Special Series: CRE Leaders Examine Growing Cybersecurity Concerns During Coronavirus Crisis
Exponential escalation of cybersecurity threats during the coronavirus pandemic is immobilizing some industries. The new normal requires evolved cybersecurity crisis management to protect organizations. Part III of Realcomm’s continued CRE coronavirus coverage featured Wells Fargo, Oxford Properties and 5Q Cyber’s cybersecurity planning for critical building infrastructures and effective remote work environments for Commercial and Corporate Real Estate professionals.
Acceleration of Cyber Threats
While cybersecurity threats are nothing new, the mass transition to a work from home (WFH) business model poses increased cyber threats targeted at individual and enterprise vulnerabilities during the COVID-19 pandemic. Realcomm’s cybersecurity webinar cited multiple instances of cyberattacks:
- The number of coronavirus-related spear phishing attacks (targeted email attacks sent to specific, well-researched victims) has quadrupled in less than three months. A recent Barracuda Blog revealed increases in: scamming (54%), brand impersonation (43%), blackmailing (11%) and business email compromise (1%).
- An FBI Public Service Announcement confirmed the rise in coronavirus-related email fraud that includes charitable contributions, general financial relief, airline carrier refunds, fake cures and vaccines and fake testing kits.
- Zoom, a leading video conference platform serving over 200 million users, has become a target for “zoombombing,” a form of organized harassment and abuse from uninvited participants. Amidst the coronavirus crisis, Zoom also has received scrutiny for load-shifting some North American calls through China, a country with vastly different privacy and security laws. New York City recently banned Zoom usage for schools, citing security concerns.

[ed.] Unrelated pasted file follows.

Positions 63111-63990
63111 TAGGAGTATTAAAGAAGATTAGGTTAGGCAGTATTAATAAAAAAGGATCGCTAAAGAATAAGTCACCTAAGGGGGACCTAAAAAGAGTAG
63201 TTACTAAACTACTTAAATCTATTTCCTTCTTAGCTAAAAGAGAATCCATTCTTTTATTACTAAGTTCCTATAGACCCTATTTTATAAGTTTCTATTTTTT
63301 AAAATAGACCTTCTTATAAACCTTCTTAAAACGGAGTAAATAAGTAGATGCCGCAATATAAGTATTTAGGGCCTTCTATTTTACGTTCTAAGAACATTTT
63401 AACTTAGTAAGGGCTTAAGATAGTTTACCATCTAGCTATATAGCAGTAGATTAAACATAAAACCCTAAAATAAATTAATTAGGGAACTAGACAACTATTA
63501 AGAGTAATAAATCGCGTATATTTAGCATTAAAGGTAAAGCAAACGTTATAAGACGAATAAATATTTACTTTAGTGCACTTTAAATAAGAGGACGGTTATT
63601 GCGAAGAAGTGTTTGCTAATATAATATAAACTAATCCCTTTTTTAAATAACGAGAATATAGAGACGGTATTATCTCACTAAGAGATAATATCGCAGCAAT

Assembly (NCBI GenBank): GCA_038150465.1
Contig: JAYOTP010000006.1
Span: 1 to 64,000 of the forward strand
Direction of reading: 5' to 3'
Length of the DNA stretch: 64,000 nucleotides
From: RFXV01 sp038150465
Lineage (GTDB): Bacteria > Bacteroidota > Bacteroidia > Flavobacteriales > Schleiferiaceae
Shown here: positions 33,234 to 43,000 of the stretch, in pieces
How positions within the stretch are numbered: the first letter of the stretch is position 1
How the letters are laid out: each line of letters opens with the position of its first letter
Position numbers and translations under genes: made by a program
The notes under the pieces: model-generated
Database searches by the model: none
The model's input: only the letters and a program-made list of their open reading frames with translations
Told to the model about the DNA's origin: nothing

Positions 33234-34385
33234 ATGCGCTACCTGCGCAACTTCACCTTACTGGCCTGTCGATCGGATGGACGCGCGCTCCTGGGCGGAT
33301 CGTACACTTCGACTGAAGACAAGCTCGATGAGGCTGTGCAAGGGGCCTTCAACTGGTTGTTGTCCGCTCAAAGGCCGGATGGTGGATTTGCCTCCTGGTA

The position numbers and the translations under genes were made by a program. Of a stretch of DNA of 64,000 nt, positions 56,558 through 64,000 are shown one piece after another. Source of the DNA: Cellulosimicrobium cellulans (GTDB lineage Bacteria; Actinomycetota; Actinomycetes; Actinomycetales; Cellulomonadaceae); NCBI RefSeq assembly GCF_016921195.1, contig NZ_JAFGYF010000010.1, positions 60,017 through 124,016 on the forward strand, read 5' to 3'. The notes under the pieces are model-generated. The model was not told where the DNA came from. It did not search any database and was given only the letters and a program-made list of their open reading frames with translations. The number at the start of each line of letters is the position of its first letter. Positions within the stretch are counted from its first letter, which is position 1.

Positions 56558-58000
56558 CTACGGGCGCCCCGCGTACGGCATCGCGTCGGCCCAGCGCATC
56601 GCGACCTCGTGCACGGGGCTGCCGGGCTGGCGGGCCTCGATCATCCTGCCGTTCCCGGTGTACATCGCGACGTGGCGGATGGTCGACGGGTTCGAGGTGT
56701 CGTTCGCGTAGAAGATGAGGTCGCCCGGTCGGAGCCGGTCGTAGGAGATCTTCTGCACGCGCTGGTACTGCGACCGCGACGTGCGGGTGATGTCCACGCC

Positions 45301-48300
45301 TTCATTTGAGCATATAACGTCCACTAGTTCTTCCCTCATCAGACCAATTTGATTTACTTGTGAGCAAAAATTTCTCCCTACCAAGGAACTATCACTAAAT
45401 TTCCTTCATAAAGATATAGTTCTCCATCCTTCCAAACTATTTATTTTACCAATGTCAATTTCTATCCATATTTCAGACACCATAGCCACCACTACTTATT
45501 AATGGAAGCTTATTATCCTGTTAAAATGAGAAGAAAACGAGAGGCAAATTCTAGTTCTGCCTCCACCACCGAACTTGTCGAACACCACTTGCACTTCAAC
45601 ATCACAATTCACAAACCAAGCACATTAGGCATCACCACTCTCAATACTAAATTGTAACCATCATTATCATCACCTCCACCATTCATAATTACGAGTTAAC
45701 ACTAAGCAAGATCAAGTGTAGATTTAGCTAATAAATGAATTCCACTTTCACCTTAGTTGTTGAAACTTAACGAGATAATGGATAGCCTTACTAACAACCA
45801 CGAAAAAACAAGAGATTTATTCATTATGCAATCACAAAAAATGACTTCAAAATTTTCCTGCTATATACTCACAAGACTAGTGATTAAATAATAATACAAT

The onslaught of cyberattacks in the COVID-19 era is detrimental to many companies who responded quickly to redistribute central workforces with little time in planning and deploying WFH strategies. This is especially true for small-to-medium organizations with less capital and resources at their disposal. CRE organizations responsible for the physical and cybersecurity of occupants and tenants have an additional layer of complexity when adapting and keeping pace with growing threat.
Securing WFH Environments
The critical difference between WFH and office building cybersecurity is IT infrastructure. Mature processes and corporate IT protocols keep commercial buildings secure. Most WFH scenarios lack such infrastructure. David Sulston, Director of Security, National Programs at Oxford Properties frames the CRE question: “How do we ensure our business conversations we’re having over IT networks are as secure as those in the building?”
At-home protocols must align with corporate safety guidelines, including secure VPNs and up-to-date hardware. Wells Fargo follows a well-established cyber and corporate protection program encompassing both IT and OT technologies, devices and procedures. The program extends to WFH environments. Charles Meyers, SVP & Chief Technical Architect at Wells Fargo emphasized the importance of secured connections and high-quality, standardized equipment, “Key executives should have a hardened laptop issued by their workforce. They must have an encrypted hard drive as well.”